BIO2006 to create entrepreneurial ecosystem
March 27, 2006
BY MICHAEL KRAUSS
As chairman of the
Illinois Biotechnology Industry Organization, Abbott Labs' Jim
Tyree is fixing a serious Chicago illness: We don't spin out enough
entrepreneurial growth companies. Bringing BIO2006, the global
industry trade show here April 9-12, is just the first step in
wants to create an entrepreneurial ecosystem allowing local biotech
behemoths such as Abbott, Baxter, Takeda and Fujisawa to prosper
and new startups to emerge.
"The city will
enjoy the benefit of 30 to 35 million dollars in direct economic
benefit from the 20,000 visitors who will be here for BIO2006,"
Tyree says. That's great for cabdrivers, waiters and hotel employees.
But Tyree wants to do even more than provide a short term shot
in the arm for tourism revenues. He is nurturing and networking
Chicago's biotech industry and demonstrating it is world class.
as a capstone of a three-year effort," says Tyree, who believes
Chicago biotech can rival industry concentrations on the East
and West coasts. "Through BIO2006, we are bringing focus
to what our region has to offer. It is substantial. We decided
to go after BIO2006 because it gives us a chance to bring everyone
to the table."
Tyree knows jobs are
moving offshore. Chicago will only prosper through innovation,
investment and entrepreneurship. We need to create new companies
in the new knowledge industries like biotech. BIO2006 should be
a great catalyst.
Promod Haque, Norwest
Venture partners managing partner and named to Forbes magazine's
top venture capitalists in 2004, believes in prosperity through
"We have to latch
on to the next generation of technology," says Haque, who
was here last week to address the Indus Entrepreneurs and the
Illinois Venture Capital Association. Haque also stopped at Motorola
to trade ideas with CEO Ed Zander's brain trust.
more entrepreneurial than Chicago," says Haque, who earned
his MBA and doctorate at Northwestern University and has local
roots. Haque isn't hammering Chicago. He is trying to help. He
points to Minneapolis-based Medtronic and the wealth of startups
that cascaded from the company.
Creating more entrepreneurs
and a potent biotech ecosystem is precisely what iBio's Tyree
has in mind.
Tyree's efforts are
crucial. Working behind the scenes, Tyree has knit together a
coalition of top leaders from industry, government, academia and
the not-for-profit sector to boost Chicago's entrepreneurial pros-pects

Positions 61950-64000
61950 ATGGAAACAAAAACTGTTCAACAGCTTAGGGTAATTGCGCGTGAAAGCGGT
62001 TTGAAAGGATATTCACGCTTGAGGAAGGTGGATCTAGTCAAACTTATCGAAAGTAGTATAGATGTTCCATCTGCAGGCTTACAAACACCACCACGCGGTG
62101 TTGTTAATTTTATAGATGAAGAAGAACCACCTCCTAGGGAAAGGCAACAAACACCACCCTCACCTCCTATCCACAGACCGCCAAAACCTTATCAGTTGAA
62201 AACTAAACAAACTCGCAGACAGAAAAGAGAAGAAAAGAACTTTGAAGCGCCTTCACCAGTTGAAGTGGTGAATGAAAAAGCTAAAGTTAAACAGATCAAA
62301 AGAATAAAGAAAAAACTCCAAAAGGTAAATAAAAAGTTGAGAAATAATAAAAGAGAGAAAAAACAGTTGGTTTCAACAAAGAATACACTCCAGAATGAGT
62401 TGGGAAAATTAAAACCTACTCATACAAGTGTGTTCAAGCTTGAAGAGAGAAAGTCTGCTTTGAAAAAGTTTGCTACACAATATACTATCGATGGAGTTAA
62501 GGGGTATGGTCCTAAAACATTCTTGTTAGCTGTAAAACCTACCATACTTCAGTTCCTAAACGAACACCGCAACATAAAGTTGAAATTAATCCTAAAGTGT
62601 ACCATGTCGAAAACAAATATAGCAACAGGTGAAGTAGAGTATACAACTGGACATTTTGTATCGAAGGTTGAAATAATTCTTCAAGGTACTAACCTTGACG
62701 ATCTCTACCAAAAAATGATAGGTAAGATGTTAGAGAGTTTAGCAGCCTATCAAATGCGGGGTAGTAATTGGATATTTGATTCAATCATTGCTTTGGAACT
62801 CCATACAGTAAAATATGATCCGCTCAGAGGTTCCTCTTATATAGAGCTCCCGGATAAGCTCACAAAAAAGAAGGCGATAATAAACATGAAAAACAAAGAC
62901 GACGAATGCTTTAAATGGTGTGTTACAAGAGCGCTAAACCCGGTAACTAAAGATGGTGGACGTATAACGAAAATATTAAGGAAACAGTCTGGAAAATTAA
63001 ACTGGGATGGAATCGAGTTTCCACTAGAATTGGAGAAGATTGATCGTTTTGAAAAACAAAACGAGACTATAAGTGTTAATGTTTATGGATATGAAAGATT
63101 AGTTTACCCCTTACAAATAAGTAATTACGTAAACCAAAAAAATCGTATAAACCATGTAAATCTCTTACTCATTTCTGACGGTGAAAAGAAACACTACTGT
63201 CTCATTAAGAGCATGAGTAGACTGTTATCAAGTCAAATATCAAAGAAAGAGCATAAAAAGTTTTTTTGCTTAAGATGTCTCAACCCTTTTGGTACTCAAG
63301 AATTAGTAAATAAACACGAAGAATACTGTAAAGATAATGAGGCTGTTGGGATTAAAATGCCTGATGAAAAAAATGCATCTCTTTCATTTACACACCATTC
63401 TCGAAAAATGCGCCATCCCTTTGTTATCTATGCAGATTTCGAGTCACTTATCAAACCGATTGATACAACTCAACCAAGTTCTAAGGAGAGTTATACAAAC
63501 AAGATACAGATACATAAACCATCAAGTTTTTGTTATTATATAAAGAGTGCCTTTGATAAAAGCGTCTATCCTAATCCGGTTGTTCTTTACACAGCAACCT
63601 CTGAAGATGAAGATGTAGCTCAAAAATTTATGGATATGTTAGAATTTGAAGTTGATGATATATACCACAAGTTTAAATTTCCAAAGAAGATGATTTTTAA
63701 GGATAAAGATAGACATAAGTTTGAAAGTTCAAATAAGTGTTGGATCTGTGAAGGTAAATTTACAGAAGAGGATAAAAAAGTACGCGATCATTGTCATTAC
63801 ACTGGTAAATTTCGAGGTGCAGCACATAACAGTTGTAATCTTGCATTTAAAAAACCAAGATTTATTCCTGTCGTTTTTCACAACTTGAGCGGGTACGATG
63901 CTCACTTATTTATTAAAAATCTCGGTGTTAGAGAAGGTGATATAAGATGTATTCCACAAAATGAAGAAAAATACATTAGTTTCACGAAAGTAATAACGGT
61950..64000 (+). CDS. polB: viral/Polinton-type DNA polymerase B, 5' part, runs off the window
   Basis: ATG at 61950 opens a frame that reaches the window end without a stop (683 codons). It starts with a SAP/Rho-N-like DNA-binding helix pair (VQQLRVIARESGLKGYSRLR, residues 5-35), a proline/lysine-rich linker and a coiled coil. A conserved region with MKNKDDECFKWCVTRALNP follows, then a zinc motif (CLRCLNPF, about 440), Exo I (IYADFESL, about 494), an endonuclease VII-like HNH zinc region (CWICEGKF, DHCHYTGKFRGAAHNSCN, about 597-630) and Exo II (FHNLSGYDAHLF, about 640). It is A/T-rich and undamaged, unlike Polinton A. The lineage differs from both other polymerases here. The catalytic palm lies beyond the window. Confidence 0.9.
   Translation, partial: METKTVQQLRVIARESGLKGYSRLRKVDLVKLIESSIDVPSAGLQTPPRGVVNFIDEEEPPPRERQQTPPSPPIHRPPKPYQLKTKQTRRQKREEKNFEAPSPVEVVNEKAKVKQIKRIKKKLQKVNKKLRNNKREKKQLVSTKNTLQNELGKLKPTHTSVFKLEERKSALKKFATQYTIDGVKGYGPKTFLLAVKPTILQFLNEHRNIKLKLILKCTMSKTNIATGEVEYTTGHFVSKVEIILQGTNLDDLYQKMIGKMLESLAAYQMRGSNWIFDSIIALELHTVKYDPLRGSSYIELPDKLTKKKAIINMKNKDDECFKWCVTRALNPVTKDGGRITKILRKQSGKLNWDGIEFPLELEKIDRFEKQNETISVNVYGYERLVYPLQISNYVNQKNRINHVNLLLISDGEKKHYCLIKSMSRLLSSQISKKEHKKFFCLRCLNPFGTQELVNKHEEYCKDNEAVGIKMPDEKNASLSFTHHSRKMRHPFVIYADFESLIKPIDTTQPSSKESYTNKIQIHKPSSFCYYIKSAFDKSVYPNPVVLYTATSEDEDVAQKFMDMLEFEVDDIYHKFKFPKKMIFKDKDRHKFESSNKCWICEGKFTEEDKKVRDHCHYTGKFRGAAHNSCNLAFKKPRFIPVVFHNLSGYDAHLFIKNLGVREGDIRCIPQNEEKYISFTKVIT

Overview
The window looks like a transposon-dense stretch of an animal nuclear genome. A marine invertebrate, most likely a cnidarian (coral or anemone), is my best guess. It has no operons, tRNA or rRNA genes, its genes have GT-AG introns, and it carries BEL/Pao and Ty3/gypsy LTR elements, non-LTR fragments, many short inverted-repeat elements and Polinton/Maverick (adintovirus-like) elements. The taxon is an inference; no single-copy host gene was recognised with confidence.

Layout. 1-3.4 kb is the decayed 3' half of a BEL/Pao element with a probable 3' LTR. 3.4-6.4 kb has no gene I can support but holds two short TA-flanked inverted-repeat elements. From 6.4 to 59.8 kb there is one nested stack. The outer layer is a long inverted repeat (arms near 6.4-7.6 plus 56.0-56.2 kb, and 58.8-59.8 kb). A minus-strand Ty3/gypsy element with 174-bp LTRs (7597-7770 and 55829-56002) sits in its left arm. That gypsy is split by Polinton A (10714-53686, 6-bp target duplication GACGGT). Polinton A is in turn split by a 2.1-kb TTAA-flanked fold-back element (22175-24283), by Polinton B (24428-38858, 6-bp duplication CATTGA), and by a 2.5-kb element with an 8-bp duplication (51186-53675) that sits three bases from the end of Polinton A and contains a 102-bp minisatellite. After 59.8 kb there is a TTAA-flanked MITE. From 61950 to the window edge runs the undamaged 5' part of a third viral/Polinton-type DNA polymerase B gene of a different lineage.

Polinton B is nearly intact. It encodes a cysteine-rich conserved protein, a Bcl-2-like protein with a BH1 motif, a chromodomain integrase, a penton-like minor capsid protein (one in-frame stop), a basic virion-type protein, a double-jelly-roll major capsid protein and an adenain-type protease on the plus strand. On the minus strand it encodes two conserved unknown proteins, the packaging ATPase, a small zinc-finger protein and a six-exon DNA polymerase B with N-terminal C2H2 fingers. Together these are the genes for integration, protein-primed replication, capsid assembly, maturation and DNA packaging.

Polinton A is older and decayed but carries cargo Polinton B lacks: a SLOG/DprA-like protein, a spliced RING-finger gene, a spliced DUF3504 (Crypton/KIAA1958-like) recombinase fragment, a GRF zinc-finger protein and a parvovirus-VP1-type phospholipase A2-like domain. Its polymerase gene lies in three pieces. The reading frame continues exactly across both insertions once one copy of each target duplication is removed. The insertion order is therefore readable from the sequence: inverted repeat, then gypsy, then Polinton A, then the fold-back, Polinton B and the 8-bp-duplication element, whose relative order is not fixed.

for the long term.
Tyree isn't doing it
alone. He's not seeking credit. He's building an ecosystem.
Tyree, who serves as
senior vice president of Abbott Nutrition International, enjoys
enthusiastic support from his boss, Abbott Labs CEO Miles White.
Without Abbott's backing, there might not be a BIO2006 in Chicago.
Then there's the $1
million provided by the state of Illinois, and the support of
Mayor Daley. BIO2006 clearly is the result of a potent public
sector/ private sector partnership.
While last-minute preparations
are under way for BIO2006, Tyree is looking ahead. He wants to
bring the program back to Chicago in 2010. That's a great idea.
After all, Chicago's too big a berg to play entrepreneurial second
fiddle to Minneapolis.
Gateway to India
Chicago takes another
step at becoming the Midwest gateway to India when Infosys CEO
Nandan Nilekani speaks at the University of Chicago Graduate School
of Business Hyde Park campus Tuesday night.
Nilekani is a co-founder
of the $2 billion global tech services company based in Bangalore.
The fireside chat will be moderated by Dean Ted Snyder. Watch
for Nilekani to address the continuing flattening of the world
and the skills needed to win in the new environment.
The Economic Development
Council convenes Wednesday at the Tower Club to review Chicago's
biotech commercialization efforts. Members are celebrating more
than $100 million in local biotech commercialization investments
since the first of the year, including $44 million at the Illinois
Medical District Technology Park and $50 million in funding at
Northwestern, the U. of C. and UIC.
Speakers include: UIC
professor Brenda Russell, Illinois Medical District Chief of Staff
Mich Hein and UIC Assistant Vice Chancellor David Gulley.
Krauss is a Chicago area tech writer and consultant.